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Greg Warren is a very good analyst who has been brought back by Warren and Charlie over the last several shareholder meetings.  This piece didn't generate enough hits when it was published (during the holidays) - but he is very thoughtful on his valuation case.  It's a decent write-up and directionally correct. 

 

https://www.morningstar.com/articles/1016064/how-to-value-berkshire-hathaway

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I don't have a subscription.

 

Can someone post a summary?

 

You can sign up for free to see the whole article.  It was a very high level sum of parts that I felt didn't address the value of the huge cash balance enough.  They estimate the value of the b shares at $253. 

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BV around $195 currently. Which puts current prices around 1.25x BV.  Cheap!

 

Similar story for a while now. Feels like a perpetual Berkshire discount and WB not too keen on repurchasing.

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  • 2 weeks later...

This may not be the right thread to post this question, but bar starting a new thread it seemed the most likely candidate.

 

If Biden raises taxes say to 28% does the deferred tax net liability of Berkshire take at 14bn or so hit, bearing in mind the 28.2bn gain Berkshire took in 2017 on the back of the TCJA, or are those gains locked in?

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This may not be the right thread to post this question, but bar starting a new thread it seemed the most likely candidate.

If Biden raises taxes say to 28% does the deferred tax net liability of Berkshire take at 14bn or so hit, bearing in mind the 28.2bn gain Berkshire took in 2017 on the back of the TCJA, or are those gains locked in?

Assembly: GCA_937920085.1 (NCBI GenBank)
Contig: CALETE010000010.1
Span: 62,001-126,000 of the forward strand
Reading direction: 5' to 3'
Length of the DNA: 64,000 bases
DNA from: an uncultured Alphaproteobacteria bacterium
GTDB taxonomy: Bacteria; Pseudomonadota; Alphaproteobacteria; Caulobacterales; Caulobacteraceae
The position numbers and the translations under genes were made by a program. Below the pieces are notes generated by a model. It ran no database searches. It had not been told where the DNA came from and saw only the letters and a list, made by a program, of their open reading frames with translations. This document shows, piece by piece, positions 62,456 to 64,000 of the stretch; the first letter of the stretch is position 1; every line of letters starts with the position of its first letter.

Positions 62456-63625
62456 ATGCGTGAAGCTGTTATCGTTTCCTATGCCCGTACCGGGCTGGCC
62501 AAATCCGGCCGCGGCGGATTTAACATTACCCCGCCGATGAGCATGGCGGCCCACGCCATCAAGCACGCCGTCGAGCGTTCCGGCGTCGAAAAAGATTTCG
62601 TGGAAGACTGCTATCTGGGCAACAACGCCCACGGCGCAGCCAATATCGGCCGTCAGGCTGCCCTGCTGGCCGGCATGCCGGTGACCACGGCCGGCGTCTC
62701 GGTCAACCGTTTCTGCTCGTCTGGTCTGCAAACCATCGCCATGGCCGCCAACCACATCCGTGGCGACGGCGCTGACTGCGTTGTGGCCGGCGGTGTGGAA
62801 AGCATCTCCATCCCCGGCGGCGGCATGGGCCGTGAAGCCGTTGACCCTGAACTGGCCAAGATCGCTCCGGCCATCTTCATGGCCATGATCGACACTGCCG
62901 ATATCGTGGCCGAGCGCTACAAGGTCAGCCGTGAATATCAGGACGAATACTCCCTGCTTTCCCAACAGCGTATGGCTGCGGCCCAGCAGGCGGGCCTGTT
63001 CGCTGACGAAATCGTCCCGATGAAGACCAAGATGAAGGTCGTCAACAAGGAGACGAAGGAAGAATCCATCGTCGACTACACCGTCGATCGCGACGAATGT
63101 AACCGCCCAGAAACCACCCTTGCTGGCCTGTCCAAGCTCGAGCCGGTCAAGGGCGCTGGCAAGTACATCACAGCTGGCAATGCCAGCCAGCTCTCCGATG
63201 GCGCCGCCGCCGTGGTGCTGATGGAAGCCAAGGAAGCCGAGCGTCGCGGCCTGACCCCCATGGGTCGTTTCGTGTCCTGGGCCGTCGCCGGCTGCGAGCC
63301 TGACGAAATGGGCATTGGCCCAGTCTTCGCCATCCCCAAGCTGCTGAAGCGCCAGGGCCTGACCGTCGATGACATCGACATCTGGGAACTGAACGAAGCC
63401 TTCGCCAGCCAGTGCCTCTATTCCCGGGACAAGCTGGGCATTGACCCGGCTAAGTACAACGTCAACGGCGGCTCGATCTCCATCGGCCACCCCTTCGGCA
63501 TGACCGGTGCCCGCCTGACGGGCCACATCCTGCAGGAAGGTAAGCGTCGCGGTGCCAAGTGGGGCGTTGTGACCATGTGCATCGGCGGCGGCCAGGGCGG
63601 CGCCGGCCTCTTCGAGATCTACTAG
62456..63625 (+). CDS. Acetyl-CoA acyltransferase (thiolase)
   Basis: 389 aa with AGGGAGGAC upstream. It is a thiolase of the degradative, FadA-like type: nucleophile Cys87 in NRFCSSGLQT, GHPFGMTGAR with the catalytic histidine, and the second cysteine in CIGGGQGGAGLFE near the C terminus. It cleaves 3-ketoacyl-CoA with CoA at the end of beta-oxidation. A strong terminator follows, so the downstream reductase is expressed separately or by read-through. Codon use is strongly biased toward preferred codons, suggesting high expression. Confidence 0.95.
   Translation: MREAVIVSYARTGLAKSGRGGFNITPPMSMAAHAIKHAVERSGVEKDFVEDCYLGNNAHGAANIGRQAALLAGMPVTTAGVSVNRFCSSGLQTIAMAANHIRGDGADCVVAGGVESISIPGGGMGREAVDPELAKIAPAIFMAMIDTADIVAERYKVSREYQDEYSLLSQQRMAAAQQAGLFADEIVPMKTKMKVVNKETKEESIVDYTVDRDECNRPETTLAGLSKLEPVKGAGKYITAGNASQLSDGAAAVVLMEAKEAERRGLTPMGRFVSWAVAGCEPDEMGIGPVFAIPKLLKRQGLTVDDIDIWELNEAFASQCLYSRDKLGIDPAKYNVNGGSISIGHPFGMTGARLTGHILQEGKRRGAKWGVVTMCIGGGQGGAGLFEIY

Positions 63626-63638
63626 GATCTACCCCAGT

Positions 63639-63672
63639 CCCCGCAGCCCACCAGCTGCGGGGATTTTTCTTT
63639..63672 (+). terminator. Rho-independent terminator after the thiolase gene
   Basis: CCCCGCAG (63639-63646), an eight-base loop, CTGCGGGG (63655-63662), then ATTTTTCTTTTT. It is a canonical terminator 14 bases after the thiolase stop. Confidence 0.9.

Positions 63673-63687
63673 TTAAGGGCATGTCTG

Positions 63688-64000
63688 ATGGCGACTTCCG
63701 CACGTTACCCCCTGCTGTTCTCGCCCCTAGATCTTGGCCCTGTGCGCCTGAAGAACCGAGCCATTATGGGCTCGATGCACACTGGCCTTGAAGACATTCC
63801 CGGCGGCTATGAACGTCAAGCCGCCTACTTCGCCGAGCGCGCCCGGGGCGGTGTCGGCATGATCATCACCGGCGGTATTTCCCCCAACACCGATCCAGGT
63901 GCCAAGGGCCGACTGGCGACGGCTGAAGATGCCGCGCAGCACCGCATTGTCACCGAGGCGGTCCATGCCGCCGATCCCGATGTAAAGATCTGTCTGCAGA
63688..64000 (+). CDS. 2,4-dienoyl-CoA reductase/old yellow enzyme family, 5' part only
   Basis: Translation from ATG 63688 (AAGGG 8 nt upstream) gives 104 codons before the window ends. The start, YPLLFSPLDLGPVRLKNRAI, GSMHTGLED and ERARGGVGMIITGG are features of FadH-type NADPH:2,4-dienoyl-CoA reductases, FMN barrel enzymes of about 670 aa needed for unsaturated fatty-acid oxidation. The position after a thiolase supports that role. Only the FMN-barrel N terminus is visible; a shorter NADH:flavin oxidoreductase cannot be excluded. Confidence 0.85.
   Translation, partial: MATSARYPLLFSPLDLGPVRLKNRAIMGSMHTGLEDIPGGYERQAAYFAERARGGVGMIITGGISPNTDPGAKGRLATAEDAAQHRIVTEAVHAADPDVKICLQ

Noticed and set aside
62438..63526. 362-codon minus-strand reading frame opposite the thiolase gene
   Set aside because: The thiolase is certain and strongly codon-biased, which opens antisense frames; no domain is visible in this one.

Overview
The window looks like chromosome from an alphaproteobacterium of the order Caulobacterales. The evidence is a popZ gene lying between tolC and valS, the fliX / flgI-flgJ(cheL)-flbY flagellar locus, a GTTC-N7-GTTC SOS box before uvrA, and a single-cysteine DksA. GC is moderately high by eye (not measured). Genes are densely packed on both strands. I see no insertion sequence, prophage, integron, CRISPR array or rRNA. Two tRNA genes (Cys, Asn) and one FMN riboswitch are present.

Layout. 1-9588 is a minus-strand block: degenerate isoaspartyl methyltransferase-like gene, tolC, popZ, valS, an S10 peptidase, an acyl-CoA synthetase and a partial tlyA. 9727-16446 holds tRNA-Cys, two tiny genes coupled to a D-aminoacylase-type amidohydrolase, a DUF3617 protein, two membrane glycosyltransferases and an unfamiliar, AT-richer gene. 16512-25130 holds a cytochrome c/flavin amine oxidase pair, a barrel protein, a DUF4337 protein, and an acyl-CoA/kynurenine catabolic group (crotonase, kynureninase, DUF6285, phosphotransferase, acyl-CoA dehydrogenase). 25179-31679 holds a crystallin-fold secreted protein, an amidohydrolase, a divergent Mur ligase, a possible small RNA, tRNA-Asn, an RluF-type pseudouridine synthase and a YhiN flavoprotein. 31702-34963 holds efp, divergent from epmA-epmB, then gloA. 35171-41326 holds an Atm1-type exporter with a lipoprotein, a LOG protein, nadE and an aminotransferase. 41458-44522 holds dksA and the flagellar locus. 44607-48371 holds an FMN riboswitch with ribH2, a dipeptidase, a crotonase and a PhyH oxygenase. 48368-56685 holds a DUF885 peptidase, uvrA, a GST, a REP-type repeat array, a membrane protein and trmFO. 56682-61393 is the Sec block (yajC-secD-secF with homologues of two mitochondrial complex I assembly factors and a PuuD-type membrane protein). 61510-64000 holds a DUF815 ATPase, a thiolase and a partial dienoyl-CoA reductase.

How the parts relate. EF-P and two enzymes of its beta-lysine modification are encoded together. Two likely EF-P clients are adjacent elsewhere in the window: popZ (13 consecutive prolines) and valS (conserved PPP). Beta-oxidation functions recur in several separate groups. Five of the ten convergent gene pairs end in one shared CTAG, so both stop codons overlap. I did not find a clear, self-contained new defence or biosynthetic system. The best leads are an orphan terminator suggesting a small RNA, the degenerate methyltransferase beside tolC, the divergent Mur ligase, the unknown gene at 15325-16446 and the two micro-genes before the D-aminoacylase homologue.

This is a complicated question, with a lot of moving parts. In the 2017 report, BRK reported 35.6B of positive development and 6.0B of negative development so it depends on specific changes made but a basic rule of three will give you an approximate answer.

For to the locked-in aspect, the basic answer is no as tax is one of the two factors that are certain in life, although submitted to variable levels of certainty. You can think of the tax liability as a an insurance reserve and, with tax rates being raised, you expect to pay more taxes in the enacted year but, even if a non-cash event, you also have to increase the reserves for the amount that will have to be paid over time as a result of the 'adverse' development.

Irrelevant addition: i think that's why Mr. Buffett described before that tax float was of lesser (quasi-permanent equity) quality. It seems he prefers to deal with the kindness of uncertainty than the kindness of strangers.

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